While the numbers suggest A.J. Taylor has emerged as a go-to guy at his position, the junior wide receiver on the University of Wisconsin football team is a bit reluctant to embrace that label.
Even more impressive than Taylor’s big performance Saturday – he caught five passes for a career-high 134 yards in the No. 5 Badgers’ 45-14 victory over New Mexico – was his display of humility afterward inside the interview room at Camp Randall Stadium.
“Somebody has to step up,” said Taylor, the most experienced player in a group that is missing two of its biggest pieces, Quintez Cephus and Danny Davis, due to suspensions. “I think it’s not really (just) me. I think the whole receiving corps, we’ve all stepped up, we’ve all taken pride in that.”
UW is without Cephus indefinitely after the junior was charged last month with second- and third-degree sexual assault of two intoxicated women.
Meanwhile, Davis is expected to make his season debut next week against BYU. The sophomore was suspended by UW coach Paul Chryst for two games after his name came up in the criminal complaint against Cephus.
With two of his top targets out of the mix, UW junior quarterback Alex Hornibrook has turned to Taylor to make plays.
Taylor has 10 catches for 219 yards through two games. He was responsible for all but 14 of Hornibrook’s 148 passing yards against the Lobos.
“He did a great job of getting open,” Hornibrook said after targeting Taylor on six of his 11 pass attempts.
Taylor had receptions of 28, 21, 44 and 31 yards. His shortest effort of the day, a 10-yarder, resulted in a touchdown that gave UW a 17-7 lead midway through the third quarter.
The Wisconsin Badgers beat the New Mexico Lobos, 45-14, on Saturday at Camp Randall Stadium.
Alas, there was one regret from Taylor on his career day. Taylor cost himself another touchdown – and forced the Badgers to settle for a field goal on their opening drive – after dropping a pass on a slant pattern.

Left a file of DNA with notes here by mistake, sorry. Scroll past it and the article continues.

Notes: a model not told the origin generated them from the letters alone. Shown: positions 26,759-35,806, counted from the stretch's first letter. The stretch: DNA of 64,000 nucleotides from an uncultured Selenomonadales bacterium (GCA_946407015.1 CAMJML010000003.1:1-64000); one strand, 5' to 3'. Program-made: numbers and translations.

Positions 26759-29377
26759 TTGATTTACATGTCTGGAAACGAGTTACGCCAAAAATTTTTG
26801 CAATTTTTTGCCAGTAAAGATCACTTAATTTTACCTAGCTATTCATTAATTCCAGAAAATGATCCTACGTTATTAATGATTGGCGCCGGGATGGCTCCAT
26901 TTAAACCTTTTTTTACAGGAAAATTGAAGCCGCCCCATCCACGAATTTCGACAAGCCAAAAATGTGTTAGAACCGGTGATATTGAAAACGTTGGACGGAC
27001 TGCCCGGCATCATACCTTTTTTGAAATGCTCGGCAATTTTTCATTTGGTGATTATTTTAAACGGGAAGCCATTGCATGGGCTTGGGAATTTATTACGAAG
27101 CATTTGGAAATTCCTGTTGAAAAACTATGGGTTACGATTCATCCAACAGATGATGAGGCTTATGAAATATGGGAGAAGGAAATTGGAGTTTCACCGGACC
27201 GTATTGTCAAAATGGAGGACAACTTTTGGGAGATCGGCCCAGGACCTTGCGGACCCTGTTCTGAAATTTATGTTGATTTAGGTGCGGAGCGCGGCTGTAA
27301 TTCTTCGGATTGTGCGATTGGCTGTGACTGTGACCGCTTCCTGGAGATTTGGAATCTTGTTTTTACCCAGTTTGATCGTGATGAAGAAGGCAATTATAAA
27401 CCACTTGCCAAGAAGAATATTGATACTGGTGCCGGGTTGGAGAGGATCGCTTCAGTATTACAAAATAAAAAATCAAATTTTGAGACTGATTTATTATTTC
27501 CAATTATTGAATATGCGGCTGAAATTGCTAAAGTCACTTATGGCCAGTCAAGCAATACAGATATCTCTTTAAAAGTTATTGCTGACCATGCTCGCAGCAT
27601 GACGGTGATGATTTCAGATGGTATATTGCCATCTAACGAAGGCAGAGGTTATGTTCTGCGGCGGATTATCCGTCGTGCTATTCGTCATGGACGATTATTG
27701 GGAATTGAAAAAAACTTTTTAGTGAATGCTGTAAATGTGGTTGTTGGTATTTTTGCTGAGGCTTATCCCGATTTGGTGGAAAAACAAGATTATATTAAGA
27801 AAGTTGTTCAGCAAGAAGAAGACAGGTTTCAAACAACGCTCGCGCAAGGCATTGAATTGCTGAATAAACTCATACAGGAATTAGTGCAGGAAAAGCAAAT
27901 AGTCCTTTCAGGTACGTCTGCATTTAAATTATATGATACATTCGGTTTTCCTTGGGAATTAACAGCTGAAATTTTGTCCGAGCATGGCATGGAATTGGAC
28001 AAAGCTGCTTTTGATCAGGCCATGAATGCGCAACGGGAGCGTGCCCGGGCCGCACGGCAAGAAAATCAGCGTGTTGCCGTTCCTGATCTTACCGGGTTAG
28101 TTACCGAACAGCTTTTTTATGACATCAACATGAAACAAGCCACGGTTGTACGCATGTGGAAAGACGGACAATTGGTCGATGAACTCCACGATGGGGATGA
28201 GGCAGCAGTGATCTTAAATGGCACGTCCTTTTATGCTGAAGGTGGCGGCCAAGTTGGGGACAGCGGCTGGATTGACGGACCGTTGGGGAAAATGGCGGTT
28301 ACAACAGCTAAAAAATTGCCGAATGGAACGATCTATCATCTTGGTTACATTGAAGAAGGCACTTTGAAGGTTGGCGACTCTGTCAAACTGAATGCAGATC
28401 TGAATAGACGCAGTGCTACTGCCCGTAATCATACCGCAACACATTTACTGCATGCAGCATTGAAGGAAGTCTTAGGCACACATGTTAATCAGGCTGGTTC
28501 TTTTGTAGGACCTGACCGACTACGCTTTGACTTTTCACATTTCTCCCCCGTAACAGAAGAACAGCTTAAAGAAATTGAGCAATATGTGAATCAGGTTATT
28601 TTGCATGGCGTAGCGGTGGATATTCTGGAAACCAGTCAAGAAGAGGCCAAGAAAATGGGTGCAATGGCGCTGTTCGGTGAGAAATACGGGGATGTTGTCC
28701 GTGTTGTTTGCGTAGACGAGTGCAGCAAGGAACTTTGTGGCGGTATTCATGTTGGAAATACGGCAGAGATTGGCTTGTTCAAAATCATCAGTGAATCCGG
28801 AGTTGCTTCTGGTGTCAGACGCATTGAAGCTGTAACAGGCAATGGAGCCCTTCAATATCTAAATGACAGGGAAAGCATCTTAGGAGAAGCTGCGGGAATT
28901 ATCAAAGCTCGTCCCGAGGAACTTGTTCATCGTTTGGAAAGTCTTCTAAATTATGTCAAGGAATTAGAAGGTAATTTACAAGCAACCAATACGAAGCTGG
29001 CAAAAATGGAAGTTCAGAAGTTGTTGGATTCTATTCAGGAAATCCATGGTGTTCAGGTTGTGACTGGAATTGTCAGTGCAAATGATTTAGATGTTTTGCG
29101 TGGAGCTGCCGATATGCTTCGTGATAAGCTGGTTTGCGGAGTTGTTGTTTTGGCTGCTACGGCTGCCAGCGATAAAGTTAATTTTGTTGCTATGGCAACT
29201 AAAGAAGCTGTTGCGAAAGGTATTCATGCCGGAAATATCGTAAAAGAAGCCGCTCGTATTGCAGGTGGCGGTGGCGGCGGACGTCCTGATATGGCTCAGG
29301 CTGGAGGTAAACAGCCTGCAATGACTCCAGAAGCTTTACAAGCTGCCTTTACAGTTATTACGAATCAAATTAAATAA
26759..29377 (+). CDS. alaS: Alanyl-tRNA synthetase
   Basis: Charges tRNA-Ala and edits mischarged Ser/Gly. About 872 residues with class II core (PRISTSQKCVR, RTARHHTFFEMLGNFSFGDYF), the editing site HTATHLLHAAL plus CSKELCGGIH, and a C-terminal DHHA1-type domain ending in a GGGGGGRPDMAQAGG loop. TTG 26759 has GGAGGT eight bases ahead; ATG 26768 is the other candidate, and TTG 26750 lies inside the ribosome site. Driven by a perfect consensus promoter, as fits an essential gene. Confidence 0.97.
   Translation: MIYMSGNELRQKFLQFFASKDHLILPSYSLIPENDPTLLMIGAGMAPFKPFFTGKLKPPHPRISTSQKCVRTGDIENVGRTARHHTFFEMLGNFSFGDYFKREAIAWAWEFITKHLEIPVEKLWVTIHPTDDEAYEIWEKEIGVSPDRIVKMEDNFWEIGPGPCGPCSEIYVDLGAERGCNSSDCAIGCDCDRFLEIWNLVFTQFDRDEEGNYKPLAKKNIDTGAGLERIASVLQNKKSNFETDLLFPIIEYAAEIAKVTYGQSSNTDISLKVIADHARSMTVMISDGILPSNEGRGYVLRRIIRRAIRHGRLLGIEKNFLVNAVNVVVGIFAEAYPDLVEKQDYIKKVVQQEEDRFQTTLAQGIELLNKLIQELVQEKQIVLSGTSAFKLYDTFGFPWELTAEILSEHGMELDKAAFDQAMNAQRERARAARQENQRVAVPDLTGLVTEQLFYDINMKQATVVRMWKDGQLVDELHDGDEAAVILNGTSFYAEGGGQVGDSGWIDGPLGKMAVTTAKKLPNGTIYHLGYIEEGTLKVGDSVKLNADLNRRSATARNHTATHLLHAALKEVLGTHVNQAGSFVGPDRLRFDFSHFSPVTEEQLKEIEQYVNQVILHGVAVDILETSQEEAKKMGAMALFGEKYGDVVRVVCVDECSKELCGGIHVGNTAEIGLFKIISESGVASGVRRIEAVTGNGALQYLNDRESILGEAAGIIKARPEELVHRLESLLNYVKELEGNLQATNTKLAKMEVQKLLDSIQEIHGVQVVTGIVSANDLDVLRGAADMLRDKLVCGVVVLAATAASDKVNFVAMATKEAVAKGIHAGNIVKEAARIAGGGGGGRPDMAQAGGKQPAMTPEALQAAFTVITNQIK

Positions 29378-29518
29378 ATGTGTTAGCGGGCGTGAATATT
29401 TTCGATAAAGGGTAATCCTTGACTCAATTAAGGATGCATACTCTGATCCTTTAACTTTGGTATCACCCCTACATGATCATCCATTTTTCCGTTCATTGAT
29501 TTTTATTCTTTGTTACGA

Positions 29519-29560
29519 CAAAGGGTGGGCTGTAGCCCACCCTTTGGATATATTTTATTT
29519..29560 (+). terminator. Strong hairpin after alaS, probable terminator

“That was a ball I definitely should have,” he said. “I missed the ball, but shoot, I’m going to keep playing the next play. It is what it is.”
That drop came eight plays after Taylor hauled in a one-handed pass on the sidelines to move the chains on third-and-6. New Mexico cornerback D’Angelo Ross had good coverage on the play, but Taylor reached out and hauled in the pass with his left hand.
“To be honest with you, I really wasn’t thinking,” Taylor said. “I saw the ball, I thought it was going to be a little bit further than it was so I was slowing down to jump for it and I guess the guy had my hand, so that’s the only hand I had (to use). I decided to just go for it and it ended up working out.”
Later, Taylor came down with another deep ball in tight coverage. When Hornibrook was asked about Taylor’s ability to come up with 50/50 balls, the quarterback made it clear he likes his teammate’s chances in those situations.
So does Taylor.
“I do,” he said. “I don’t want to boast on myself, but the fact that he trusts me to do that gives me so much more confidence to go make a play for him. Since he trusts me, I don’t want to let him down, I don’t want to let the team down, I don’t want to let the offense down.”